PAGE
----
For more than a decade, community radio advocates have been fighting to get more low power radio stations on the FM dial. The Federal Communications Commission took a step in that direction this week by adopting new rules that clear the way for a substantial increase in a class of low-power radio stations.
From a technological standpoint, terrestrial FM radio signals that barely extend two miles might seem old-school. But it represents an enormous chance for underserved communities to organize, communicate, and collaborate. The FCC expects to be able to begin accepting applications for new low-power — or LPFM — stations by early 2013.
“This is the first opportunity to apply for low power anywhere in the country in 12 years, and the first time there’s been an opportunity for urban radio in decades,” said Brandy Doyle, policy director for the nonprofit LPFM advocate Prometheus Radio Project. “It’s going to be the first opportunity in a long time and also the last opportunity of its kind. After this, there won’t be any spectrum left. The FM dial is going to be pretty much full, so this is a historic opportunity.”
“They flipped for a profit, essentially speculating on the public airwaves.”
The new rules set out to accomplish a number of goals. In addition to making available more frequencies for community radio, they also aim to curb speculation in the translator market by putting a 50-translator cap on the number of new licenses one group can acquire nationwide. In any given market, applicants are limited to one license.
“The FCC did not originally put a lot of restrictions [on applicants], so you had these giant translator networks that have hundreds or thousands of these translators all over the country,” Doyle said. “They’re largely noncommercial religious networks…The license is free to apply for but, unlike a low-power, you’re allowed to sell your [translator] license to someone else. The biggest filers applied for thousands and then when they got them they flipped for a profit, essentially speculating on the public airwaves, and they didn’t actually break any rules.”
Now, the FCC is getting ready to process a backlog of thousands of translator applications, as well as substantially expand LPFM licensing opportunities in medium and large markets. A cluster of communities in urban Minnesota have been closely tracking the FCC’s action on the issue, including the LPFM victory that came with President Barack Obama’s 2011 signing of the Local Community Radio Act. That law removes the ban on having low-power stations within three “clicks” on the dial of a full-power station, a requirement based on worries about interference.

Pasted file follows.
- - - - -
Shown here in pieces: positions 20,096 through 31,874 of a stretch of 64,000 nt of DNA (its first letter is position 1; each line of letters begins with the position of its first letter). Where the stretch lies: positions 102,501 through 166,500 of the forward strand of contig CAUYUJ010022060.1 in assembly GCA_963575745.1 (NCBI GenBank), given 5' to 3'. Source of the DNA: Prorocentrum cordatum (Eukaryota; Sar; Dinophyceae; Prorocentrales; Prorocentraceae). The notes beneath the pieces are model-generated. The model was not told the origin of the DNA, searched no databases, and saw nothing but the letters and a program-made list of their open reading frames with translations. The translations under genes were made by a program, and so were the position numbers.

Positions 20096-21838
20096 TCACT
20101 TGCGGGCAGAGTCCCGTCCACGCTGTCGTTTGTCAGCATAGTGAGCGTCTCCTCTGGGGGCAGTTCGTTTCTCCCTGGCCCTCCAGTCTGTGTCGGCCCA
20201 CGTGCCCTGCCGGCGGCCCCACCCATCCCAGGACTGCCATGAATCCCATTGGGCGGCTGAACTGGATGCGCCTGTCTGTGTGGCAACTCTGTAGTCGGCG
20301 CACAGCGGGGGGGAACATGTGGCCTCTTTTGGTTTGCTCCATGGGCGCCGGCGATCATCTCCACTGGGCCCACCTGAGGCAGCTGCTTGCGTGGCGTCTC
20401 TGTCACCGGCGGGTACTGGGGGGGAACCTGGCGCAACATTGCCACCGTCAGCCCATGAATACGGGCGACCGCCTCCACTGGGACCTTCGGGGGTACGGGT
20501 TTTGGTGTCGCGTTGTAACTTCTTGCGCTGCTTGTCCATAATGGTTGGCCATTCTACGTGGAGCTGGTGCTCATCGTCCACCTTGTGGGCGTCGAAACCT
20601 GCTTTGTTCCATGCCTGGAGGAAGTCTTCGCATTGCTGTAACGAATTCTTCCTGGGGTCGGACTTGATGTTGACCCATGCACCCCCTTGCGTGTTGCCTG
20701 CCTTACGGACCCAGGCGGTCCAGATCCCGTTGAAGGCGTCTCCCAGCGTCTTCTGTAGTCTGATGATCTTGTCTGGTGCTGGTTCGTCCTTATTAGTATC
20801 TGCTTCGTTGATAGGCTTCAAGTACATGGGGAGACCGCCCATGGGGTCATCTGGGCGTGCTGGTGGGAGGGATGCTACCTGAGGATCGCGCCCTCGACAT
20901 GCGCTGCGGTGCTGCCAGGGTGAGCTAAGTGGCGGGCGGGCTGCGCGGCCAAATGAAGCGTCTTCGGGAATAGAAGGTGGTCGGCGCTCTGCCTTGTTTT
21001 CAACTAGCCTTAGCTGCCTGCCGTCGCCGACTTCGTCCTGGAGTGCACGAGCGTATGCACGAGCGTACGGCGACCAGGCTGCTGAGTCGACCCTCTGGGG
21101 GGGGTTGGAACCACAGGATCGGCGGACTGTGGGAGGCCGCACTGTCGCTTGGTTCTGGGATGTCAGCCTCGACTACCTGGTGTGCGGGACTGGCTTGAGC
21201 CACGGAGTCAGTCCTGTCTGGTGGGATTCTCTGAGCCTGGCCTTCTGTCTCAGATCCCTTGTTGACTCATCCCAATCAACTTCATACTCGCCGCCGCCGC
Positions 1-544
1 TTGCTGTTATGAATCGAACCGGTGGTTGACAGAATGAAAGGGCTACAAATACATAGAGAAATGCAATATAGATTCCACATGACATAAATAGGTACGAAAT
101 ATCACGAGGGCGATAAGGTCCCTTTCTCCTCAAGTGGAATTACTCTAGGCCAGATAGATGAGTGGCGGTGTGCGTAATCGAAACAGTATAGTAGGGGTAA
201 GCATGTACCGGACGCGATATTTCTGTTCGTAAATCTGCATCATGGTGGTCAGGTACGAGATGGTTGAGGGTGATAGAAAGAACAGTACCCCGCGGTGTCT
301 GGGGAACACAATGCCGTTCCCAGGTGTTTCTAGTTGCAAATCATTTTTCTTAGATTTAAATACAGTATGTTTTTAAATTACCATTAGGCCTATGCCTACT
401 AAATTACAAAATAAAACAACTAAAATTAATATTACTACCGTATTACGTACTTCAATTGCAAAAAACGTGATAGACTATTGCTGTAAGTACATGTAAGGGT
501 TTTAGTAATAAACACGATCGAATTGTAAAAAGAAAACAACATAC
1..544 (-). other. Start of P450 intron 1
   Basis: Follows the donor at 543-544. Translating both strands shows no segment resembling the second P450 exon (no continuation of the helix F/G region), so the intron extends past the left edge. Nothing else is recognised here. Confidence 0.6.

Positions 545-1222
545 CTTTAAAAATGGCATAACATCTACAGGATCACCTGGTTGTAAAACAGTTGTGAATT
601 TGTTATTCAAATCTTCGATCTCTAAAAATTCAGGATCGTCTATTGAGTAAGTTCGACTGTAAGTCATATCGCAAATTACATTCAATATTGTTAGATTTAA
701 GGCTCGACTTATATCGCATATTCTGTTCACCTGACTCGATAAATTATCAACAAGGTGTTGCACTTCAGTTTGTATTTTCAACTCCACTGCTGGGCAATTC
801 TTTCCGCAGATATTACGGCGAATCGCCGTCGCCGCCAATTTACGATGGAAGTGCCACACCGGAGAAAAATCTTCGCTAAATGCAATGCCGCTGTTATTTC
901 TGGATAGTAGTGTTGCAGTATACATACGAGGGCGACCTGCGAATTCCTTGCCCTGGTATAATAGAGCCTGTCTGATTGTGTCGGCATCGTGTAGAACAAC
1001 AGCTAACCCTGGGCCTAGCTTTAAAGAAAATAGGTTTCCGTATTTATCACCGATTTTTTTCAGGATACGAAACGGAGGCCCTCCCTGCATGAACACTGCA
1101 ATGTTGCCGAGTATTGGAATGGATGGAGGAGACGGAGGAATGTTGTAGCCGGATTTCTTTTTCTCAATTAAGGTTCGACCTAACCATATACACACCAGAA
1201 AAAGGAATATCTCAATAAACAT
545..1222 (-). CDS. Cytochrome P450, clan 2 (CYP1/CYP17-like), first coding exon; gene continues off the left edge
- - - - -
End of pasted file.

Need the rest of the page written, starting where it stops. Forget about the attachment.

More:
Community organizer Danielle Mkali is working to get two licenses for low power radio stations in the Twin Cities. Mkali, who focuses on media justice for the nonprofit Main Street Project, says the dense and diverse urban areas in the region are vastly underserved by existing media.
“What were hoping to do is probably not unlike a lot of other communities that are looking for ways to build power and get their voices heard,” Mkali said. “We know that, for one thing, we don’t often see ourselves reflected in the media in ways that are accurate or positive. People of color, immigrants, low-income people in general — to be able to see our cultural strengths or traditions reflected in a positive light, we’re not necessarily hearing on the radio right now.”
The other major piece of the equation is news.
The Twin Cities is home to a diverse population of non-English speakers, including substantial Spanish-speaking, Hmong-speaking, and African-language-speaking groups. “There’s a huge population of Somali and East African immigrants,” Mkali said. “What makes Phillips [a diverse Minneapolis neighborhood] really unique is it has the largest concentration of urban Native Americans in the country. In St. Paul, the neighborhood that we’re focusing on, Frogtown, has the largest population of Hmong immigrants in the country.”
The addition of low-power radio, produced and run by members of these communities, could connect them to the larger region — including decisions lawmakers are already making with their tax dollars on their behalf — in a way that’s not possible now.
“Being able to understand what’s happening in the neighborhood, heard in their own language and being able to create some influence around community changes and policy is really important to us,” Mkali said. “There’s been studies done in Phillips, and not a lot of people in that neighborhood have broadband access. Being able to get information to people through the Internet is not necessarily working in these neighborhoods, and we know that radio is really affordable, and it’s also something that you can engage with at home while you’re doing other things. You can be with your kids and have a lot going on and still listen to the radio and feel like you are a part of your community.”
Photo by William Li used under a Creative Commons license.